This article was written special for IdahoEdNews.org and IdahoPress.com.
NAMPA — Lindsay Hines started the school year teaching in an empty classroom.
As a sixth-grade math teacher at Lone Star Middle School in Nampa, Hines teaches about 130 students across six classes. For her first day of school Monday, she spent her classes sitting at her desk, speaking to her students through a Microsoft Teams meeting.
The Nampa School District decided to start the school year fully online after medical professionals reported that Canyon County was in the highest risk category for the spread of COVID-19. Canyon County is one of the biggest hotspots in Idaho for the pandemic, with 6,798 of the state’s 29,853 total cases.
Lone Star employs about 45 teachers, and administrators gave them the option to work from home instead of in their classroom. Principal Greg Heideman said less than 10 chose to work from home. Most of those who did have young children to care for or health issues that put them at risk, he said.
Hines does not have children, but she does have a minor autoimmune issue that impacts her circulation and her father has a heart ailment. She said she is most concerned about spreading the disease to him, but felt comfortable returning to the classroom with the rest of her students attending online. She said she feels more productive while working in the classroom, and it helps get students in the right headspace to learn.
“It’s probably not going to be perfect, but that’s OK,” Hines said.
The Nampa School District implemented a 1-1 device system before the COVID-19 pandemic hit Idaho, which equipped every student with a learning device that allowed students to attend school from their homes. Hines said each of her students use a Google Chromebook, which teachers also used up until recently, when they were equipped with different computers that had larger screens.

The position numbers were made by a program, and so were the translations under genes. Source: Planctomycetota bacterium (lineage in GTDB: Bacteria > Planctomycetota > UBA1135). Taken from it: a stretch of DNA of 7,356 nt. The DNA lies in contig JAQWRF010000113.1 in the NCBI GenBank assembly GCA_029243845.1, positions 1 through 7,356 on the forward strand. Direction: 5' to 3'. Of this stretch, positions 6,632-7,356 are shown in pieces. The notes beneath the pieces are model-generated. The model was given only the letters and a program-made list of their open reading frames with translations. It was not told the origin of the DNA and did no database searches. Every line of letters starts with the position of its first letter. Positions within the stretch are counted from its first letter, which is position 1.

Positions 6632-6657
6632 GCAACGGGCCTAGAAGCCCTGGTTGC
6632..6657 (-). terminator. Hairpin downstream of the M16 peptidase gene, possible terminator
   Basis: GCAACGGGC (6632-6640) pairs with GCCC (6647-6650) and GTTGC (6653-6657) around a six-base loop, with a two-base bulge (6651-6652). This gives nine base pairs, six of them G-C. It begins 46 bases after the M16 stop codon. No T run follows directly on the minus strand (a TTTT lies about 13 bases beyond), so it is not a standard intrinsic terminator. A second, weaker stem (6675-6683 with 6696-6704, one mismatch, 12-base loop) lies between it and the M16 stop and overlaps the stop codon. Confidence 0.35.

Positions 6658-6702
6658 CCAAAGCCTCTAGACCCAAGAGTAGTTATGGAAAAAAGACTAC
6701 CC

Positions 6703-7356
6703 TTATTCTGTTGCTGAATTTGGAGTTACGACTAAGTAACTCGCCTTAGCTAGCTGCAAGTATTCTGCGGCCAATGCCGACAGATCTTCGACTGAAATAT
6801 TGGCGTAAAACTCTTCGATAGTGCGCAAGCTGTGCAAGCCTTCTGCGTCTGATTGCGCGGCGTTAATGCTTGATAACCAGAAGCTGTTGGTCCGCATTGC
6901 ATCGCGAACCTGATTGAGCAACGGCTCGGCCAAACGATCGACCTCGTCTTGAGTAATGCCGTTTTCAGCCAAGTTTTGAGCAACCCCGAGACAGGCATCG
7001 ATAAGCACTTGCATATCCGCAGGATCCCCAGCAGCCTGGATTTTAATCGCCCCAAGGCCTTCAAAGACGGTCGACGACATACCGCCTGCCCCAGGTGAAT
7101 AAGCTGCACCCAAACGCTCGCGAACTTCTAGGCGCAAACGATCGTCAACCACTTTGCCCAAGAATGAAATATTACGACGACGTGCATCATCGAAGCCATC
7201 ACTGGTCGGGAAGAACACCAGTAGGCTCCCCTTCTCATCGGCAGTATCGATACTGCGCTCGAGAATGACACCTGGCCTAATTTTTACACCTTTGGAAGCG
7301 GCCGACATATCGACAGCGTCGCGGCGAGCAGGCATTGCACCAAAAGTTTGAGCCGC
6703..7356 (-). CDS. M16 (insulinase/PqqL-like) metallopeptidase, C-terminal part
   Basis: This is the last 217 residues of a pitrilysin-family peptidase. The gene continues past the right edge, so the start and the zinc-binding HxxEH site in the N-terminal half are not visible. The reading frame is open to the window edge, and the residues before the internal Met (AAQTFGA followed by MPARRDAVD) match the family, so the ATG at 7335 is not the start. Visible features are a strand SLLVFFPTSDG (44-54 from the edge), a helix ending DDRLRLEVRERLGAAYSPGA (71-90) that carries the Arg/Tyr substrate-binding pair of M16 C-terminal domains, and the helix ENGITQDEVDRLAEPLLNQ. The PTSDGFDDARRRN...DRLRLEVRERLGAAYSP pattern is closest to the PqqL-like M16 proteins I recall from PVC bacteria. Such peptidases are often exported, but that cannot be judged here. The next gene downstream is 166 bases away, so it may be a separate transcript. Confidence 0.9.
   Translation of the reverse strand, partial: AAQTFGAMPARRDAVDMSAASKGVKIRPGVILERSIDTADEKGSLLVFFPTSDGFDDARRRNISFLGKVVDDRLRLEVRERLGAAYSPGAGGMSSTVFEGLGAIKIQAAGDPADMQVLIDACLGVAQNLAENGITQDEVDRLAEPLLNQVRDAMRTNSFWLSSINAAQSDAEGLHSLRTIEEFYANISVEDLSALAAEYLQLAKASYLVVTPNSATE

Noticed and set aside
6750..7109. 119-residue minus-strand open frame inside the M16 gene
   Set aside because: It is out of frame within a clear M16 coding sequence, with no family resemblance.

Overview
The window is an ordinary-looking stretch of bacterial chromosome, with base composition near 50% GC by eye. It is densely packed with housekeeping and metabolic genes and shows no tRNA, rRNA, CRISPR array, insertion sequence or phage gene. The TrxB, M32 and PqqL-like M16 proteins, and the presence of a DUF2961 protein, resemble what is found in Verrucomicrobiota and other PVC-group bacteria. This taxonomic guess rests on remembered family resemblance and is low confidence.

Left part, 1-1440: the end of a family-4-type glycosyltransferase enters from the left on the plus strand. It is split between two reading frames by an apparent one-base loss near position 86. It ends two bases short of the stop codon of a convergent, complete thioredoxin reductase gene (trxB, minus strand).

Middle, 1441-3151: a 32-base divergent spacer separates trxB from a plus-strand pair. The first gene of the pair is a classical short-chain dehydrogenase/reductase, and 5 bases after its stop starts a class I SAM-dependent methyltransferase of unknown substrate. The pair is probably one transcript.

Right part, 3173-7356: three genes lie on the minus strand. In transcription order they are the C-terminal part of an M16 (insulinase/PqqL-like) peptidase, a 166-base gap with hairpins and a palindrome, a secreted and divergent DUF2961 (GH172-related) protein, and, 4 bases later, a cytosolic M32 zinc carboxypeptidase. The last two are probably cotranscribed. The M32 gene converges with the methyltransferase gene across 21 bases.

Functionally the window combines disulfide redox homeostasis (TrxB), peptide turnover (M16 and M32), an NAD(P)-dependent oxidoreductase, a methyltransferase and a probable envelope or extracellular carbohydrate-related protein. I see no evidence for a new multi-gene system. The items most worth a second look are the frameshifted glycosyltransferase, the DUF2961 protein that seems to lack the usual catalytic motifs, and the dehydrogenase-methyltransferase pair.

Typically, Hines would teach three classes on Mondays — second, third and fourth period. But for her first day back, she only taught second and third period, as her fourth period accelerated math course won’t begin for a few days. She teaches three different classes on Tuesdays, as Lone Star operates with an A-Day and B-Day schedule.
Despite not having a first period class, Hines still showed up to the building before 7 a.m. to prepare for the day. Her classroom has 14 empty desks spread throughout the room, with the 18 remaining desks that would normally fill the space stacked together in the back, and 19 chairs stacked at the side of the room.
Being the first day of school, Hines didn’t cover any curriculum in her second or third period. Instead, she used the time to introduce herself and try to get to know her students as much as possible.
While outside her classroom in the building, or when interacting with other staff, Hines wore a mask. She took off her mask while she was at her desk. She said she wanted her students to see her face.
In the Teams meeting, Hines was unable to see all her students at once, and some did not have their webcams on for the live meeting. One of her fellow teachers commented that he felt like he was talking to himself during his class.
Hines started each class by taking attendance. She asked each student to mute their microphones until they were called to prevent confusion. Along with marking them present, Hines asked each student a question — what’s your favorite ice cream, or where in the world would you like to visit. Hines’ first class had four students absent out of 31, and five were absent in her second class of 23.